The white paper – Proposals to update UK gambling legislation (IV)

Continuation of the previous article

By Dan Iliovici, Vice-President ROMBET

We continue to publish extensive extracts from an important project subject to public debate by the British Government, the so-called White Paper.

Benefits of gambling

Gambling can be sociable, can help tackle loneliness and isolation, can enhance the enjoyment of other activities, and can be a valuable pastime in its own right, although quantifying these benefits is inherently difficult.

There are also economic benefits to having a well regulated industry to service this demand.

The gambling sector also contributes significantly to other industries, including sport, advertising and racing. (…)

Gambling can also contribute to tourism, for instance to seaside towns across the country, or high-end casinos attracting wealthy overseas visitors who spend across a number of other sectors while in this country.

Additionally, some gambling products enable charities and other non-commercial organisations such as sports clubs to raise valuable funds. ”

After this clarification, we continue the detailed presentation of the document.

Safer games

● The Gambling Commission will review and consult on updating design rules for online products, building on its recent work on online slots to consider features like speed of play which can exacerbate intensity and risk. Products which are safer by design will help prevent harm at source and reduce the reliance on reactive harm detection systems.

● We propose to introduce a maximum stake limit for online slots games of between £2 and £15, subject to consultation. This would prevent slots play where there is an elevated risk of rapid losses and/or harm, while leaving the majority of customers who play at low stakes unaffected. We will also consult on measures to give greater protections for 18 to 24 year olds who the evidence suggests may be a particularly vulnerable cohort. This will include options of a £2 limit per stake; a £4 limit per stake; or an approach based on individual risk.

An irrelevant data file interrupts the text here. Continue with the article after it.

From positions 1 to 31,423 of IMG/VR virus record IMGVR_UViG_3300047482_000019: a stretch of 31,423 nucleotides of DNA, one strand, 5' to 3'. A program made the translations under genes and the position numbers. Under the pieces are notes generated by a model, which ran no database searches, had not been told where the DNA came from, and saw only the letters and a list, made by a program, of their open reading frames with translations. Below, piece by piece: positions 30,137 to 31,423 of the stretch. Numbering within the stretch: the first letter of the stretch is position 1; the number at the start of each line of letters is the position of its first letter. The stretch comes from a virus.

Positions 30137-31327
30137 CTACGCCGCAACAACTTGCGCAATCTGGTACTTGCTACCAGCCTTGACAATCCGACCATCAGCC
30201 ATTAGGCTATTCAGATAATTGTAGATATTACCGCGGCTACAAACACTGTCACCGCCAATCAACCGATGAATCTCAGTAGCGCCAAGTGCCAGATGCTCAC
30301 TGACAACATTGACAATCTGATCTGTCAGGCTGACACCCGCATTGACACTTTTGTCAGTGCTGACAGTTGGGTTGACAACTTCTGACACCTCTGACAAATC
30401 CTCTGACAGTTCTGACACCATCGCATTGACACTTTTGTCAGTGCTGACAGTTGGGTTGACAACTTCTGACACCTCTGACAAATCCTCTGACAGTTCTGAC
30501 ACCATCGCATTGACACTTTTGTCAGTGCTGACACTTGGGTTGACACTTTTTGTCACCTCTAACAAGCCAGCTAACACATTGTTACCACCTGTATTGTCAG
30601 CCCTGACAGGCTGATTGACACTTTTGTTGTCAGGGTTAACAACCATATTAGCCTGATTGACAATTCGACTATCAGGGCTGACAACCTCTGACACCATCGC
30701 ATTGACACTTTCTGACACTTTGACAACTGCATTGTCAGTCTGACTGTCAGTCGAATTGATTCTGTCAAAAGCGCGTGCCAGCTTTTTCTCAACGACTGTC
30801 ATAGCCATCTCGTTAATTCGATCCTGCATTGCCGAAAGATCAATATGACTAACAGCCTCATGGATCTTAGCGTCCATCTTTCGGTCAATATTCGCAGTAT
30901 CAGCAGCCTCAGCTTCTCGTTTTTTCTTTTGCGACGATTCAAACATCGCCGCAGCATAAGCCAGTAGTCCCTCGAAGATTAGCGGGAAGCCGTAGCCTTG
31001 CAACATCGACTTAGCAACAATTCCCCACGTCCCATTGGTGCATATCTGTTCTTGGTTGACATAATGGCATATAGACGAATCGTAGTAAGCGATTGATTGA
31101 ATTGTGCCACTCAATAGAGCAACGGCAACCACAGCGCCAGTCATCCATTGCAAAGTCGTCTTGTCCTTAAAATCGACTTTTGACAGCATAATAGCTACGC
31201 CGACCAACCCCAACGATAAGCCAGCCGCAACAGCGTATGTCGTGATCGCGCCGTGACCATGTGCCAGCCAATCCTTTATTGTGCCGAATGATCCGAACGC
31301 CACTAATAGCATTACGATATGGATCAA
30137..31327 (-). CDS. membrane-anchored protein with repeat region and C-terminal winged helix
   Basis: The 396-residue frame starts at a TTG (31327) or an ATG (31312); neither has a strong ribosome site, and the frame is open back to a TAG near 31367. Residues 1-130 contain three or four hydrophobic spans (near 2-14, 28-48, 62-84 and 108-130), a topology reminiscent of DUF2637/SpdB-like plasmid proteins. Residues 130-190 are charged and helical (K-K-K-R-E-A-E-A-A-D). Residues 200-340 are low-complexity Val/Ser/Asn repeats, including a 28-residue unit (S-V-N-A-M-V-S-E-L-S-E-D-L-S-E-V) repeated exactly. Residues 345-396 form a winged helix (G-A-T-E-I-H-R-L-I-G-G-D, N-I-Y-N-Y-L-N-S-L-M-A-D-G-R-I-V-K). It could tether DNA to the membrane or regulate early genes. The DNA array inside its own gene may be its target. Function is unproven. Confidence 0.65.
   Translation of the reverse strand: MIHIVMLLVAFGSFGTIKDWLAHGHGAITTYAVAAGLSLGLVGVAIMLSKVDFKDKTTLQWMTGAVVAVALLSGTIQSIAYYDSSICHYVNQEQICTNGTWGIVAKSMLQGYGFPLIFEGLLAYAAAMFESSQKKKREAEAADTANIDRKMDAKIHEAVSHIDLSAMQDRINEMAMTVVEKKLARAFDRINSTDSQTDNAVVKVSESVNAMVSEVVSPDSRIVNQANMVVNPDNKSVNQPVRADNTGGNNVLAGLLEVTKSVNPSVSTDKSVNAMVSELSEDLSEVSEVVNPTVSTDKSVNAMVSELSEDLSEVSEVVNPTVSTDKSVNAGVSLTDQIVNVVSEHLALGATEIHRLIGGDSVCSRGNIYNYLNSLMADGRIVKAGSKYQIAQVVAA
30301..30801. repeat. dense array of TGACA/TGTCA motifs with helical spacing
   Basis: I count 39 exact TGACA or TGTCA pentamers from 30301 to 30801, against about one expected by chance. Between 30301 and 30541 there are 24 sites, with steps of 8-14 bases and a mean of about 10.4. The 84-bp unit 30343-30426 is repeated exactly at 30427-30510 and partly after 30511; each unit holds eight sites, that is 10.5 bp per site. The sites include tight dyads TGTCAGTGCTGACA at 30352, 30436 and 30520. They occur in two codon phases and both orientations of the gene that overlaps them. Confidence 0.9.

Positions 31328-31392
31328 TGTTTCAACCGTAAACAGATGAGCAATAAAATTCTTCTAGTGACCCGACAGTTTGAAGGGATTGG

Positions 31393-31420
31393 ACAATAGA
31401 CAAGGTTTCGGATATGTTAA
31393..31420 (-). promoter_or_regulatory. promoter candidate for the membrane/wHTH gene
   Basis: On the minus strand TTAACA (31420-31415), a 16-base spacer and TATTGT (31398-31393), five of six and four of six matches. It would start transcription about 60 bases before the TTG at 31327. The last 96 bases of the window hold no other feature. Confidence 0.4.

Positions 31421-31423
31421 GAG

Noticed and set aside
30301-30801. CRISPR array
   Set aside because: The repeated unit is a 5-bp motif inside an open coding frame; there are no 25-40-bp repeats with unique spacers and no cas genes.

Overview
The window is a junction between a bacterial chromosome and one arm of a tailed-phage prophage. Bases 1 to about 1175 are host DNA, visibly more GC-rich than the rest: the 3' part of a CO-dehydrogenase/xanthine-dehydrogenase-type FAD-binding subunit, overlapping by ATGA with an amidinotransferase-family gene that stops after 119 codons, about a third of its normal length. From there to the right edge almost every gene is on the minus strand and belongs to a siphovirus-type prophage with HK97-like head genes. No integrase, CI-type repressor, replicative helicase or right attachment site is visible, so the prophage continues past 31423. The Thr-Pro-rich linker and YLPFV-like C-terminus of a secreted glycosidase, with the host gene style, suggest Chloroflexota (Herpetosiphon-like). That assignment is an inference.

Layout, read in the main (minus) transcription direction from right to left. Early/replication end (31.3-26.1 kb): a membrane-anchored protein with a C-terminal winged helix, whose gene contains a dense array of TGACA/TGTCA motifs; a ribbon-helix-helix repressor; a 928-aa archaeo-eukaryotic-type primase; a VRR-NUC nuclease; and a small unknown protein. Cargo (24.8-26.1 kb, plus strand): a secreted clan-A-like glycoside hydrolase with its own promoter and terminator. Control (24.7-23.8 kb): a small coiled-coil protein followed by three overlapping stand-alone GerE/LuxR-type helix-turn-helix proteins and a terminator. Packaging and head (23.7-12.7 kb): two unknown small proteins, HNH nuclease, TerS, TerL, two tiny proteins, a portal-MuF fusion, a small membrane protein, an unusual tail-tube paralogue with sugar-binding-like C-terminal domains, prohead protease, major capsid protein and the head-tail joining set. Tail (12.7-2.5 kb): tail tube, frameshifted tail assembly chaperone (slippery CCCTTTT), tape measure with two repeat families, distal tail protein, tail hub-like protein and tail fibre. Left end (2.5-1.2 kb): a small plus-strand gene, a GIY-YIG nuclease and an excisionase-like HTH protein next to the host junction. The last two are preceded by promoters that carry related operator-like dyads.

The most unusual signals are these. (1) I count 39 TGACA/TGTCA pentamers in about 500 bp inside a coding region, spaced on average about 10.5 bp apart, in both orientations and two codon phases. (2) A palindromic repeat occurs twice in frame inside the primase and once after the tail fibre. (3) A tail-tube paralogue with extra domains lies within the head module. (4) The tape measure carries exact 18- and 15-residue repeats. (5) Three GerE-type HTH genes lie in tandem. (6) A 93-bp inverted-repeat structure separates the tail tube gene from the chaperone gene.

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Empowered customers

● Tools like deposit limits can help people gamble within their means, but may be underused and not widely optimised for harm prevention. Informed by insights from behavioural science, the Gambling Commission will explore making these tools mandatory for players to use or opt-out rather than opt-in, as well as other changes to reduce friction and help people gamble safely before any problems arise.

● While GAMSTOP is the principal means of online self-exclusion, we welcome that banks and payment providers offer opt-in gambling transaction blocks. The gambling industry should work with financial service firms to enable the blocks to be extended to other payment methods like bank transfers.

● Online operators use data to identify and restrict accounts in response to suspected fraudulent activity and for commercial reasons (for example customers betting too successfully). It is important that customers are made aware of the circumstances in which such restrictions may be applied and provided with explanations where it does occur. This is consistent with the Commission’s rules for clear and accessible terms and conditions and the regulator will monitor operators’ compliance in this area.

● Operators sometimes put artificial behavioural barriers in the way of consumers doing what they want. Activities such as withdrawing winnings, closing accounts and accessing important information should be made as frictionless as possible. Behavioural barriers and friction should only be used to keep customers safe rather than impede them from taking decisions.

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Changing landscape

● ‘White label’ describes a commercial arrangement whereby a licensee offers remote gambling under a brand provided by a third party which does not itself hold a remote gambling licence. While the risks are not fundamental to such arrangements and licensees are rightly held to account, there have been examples of non-compliance associated with these arrangements. The Gambling Commission will consolidate and reinforce expectations for operators on contracting with third parties, including white labels.

● Prize draws and competitions have been able to grow significantly and advertise widely in the digital age. These competitions, unlike lotteries, are not regulated. This is because they offer a free entry route (for instance via ordinary post) or have a skill-based element. We propose to explore the potential for regulating the largest competitions of this type to introduce appropriate controls around player protection and, where applicable, returns to good causes, and to improve transparency.

(to be continued)

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